Wednesday, February 16, 2011

Time Out Chicago - Uptown Edition

Time Out Chicago is giving Uptown lots of love on newsstands and the website today. A large focus is on Helen Shiller's retirement and legacy, with some other local reporting and demographics.

You can check out several stories online, including:
Thanks to Time Out Chicago for all of their in-depth reporting. Why not drop them an e-mail to say thanks? Or, better yet, go buy a copy to really show your appreciation!


  1. It is hilarious, and pathetic, that she bandies-about numbers about how the economics of Uptown have improved in the last 20 years. In a vacuum this is great, but when you look at the fact that the entire economy also grew during this time, it isn't very impressive at all.

    She counts on people to be too uninformed, or disinterested, to care that she is using numbers without context.

    Almost all politicians do this at some levels, but I just wish she would try a little harder to use statistics that have an iota of real meaning.

    Thankfully, in 2011, politics in Chicago will become more intelligent by simple omission.

  2. Surprisingly balanced article from Time Out Chicago. They clearly spend time in the neighborhood, and pointed out what us Uptowners have known for years.

    Most telling quote of the article:

    “I’m not really excited by the breadth of candidates,” she admits. “No one who’s running for alderman has a clue what the job is.”

    Sorry Don and Emily - Helen won't be supporting your campaign. It is rather surprising that an entrenched politician like Helen Shiller doesn't have an obvious successor. I think that's a clear sign that the neighborhood is in need of new leadership.

  3. I never knew Helen Shiller drove a cab up in Racine!

    Just goes to show that you can learn something new every day...

  4. I disagree that not having a replacement is a sign of no leadership. I think it is just the opposite. In the 48th ward and 47th ward they had their replacements lined up. That is normal Chicago politics. That Shiller announced her retirement early, and then said that she would not endorse anyone, and did not have anyone installed in her place was refreshing, and I think a sign of leadership because it did not follow the routine in city politics.

  5. Interesting point, Brendan. At the moment, I am undecided as to how much Shiller is either playing things close-to-the-vest or really didn't have a "succession plan." I think everyone can agree that if she endorsed a candidate that person would be mercilessly villified and might not be able to get across who they are apart from Shiller. It would be unfair to the candidate, and if they won, it would begin their career in a counterproductive way.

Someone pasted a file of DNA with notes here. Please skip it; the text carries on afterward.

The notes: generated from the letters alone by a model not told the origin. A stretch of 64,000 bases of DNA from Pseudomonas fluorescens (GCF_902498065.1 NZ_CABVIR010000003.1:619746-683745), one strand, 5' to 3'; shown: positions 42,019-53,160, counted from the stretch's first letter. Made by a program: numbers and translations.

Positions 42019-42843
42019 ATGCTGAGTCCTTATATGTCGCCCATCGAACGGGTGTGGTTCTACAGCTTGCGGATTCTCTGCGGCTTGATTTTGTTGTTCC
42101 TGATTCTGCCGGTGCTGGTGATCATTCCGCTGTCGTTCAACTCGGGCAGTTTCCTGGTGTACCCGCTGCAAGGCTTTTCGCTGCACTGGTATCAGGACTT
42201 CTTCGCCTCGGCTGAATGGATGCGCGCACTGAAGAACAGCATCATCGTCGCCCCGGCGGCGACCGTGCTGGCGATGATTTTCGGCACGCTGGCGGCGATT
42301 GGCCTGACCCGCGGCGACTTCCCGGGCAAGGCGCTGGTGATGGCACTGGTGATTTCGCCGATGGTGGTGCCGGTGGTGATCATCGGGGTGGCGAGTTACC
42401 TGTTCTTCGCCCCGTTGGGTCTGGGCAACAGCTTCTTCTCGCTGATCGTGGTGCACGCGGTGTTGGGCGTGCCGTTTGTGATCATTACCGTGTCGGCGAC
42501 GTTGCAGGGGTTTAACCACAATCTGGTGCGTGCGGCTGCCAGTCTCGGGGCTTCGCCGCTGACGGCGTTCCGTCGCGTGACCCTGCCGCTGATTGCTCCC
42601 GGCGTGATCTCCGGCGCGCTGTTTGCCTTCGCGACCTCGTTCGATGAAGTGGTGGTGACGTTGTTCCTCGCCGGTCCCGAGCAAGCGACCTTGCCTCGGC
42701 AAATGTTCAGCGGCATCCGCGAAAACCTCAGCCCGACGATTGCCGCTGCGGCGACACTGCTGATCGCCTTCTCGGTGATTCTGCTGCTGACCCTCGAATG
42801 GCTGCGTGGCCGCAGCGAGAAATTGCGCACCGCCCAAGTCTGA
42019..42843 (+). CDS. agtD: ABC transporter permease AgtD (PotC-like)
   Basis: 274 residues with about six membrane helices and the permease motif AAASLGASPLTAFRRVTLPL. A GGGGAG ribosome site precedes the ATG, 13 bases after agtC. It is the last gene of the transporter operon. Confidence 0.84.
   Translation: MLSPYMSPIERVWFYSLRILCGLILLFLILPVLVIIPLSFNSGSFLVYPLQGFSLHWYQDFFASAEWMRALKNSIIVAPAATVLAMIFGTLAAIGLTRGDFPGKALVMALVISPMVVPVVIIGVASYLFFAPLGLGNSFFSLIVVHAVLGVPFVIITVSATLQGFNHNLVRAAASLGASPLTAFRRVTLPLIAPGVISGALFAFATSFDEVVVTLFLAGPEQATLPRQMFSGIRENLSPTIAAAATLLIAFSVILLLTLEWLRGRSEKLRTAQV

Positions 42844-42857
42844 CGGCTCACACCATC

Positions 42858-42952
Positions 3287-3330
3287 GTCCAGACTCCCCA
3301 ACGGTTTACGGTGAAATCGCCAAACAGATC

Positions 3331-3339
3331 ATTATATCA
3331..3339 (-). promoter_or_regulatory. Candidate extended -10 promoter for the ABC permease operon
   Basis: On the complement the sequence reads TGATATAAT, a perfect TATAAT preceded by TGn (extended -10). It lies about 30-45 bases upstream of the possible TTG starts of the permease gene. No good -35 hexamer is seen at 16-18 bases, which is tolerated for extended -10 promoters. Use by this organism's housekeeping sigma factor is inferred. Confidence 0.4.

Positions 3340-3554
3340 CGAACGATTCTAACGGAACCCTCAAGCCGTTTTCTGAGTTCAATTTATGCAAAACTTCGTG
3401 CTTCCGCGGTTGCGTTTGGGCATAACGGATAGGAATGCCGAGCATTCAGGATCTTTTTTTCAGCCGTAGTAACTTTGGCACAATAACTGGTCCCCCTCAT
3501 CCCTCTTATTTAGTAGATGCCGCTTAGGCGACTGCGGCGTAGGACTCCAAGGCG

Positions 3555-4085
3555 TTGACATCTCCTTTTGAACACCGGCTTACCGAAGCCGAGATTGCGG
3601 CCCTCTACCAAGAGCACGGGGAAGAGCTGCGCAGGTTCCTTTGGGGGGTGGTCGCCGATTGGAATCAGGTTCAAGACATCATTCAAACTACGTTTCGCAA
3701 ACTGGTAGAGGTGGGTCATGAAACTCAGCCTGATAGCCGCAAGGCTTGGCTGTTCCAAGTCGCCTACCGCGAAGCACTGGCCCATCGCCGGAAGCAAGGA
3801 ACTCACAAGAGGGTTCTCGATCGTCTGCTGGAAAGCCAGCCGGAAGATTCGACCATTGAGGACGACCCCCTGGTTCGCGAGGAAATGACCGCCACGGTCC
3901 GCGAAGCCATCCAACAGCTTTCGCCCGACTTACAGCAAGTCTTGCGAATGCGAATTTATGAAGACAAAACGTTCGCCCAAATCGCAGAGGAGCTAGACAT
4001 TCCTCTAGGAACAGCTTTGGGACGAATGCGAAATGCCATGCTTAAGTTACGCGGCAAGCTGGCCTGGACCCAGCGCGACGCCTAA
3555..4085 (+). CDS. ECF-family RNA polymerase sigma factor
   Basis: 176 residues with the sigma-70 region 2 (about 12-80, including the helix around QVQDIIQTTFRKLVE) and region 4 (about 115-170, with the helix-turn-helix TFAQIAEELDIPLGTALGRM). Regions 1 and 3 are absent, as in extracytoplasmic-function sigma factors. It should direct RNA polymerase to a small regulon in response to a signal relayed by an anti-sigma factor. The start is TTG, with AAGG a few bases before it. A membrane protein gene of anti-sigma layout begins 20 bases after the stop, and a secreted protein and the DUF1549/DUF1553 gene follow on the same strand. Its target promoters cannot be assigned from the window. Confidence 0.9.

I guess we will see how things shake out. I am looking forward to seeing how Shiller decides to participate in Uptown's civic life as a private citizen.

  6. No one who’s running for alderman has a clue what the job is

    Don't break your arm patting yourself on the back just yet, Ms. Shiller.

    Granted, Helen has accomplished quite a few things during her tenure. I may not agree with everything that she's done (or, more specifically: how she's done it); but, that doesn't diminish the fact that she did set and achieve some rather complicated goals.

    Having said that, I moved into the 46th in 1998 and the Wilson stop was crap, as were the viaducts beneath LSD.

    As I drove around today (13 years later - for those who don't like to do math), I see the Wilson stop is still crap, as are the viaducts.

    And, as far as I can tell, there are no solid or immediate plans to correct either of those things (despite a long history of promises), since the longer things deteriorate, the more expensive they get to correct - and the city's plumb run out of money as it could never sustain the budgets which Helen voted to accept.

    So, while Helen does her best to polish up the more admirable aspects of her legacy, she might want to step down from her pedestal long enough to take a moment to recognize that her legacy also includes glaring and painful examples of unfathomable failure resulting from abject neglect and a quality of foresight matched only by Mr. Magoo.

    Hopefully, whomever rises from within this breadth of candidates will have enough of a clue to avoid making the same mistakes, and enough of a comprehensive commitment to the ward to realize that there are things which must be done that our soon to be former alderman spent more than 20 years either not doing, or simply not doing well.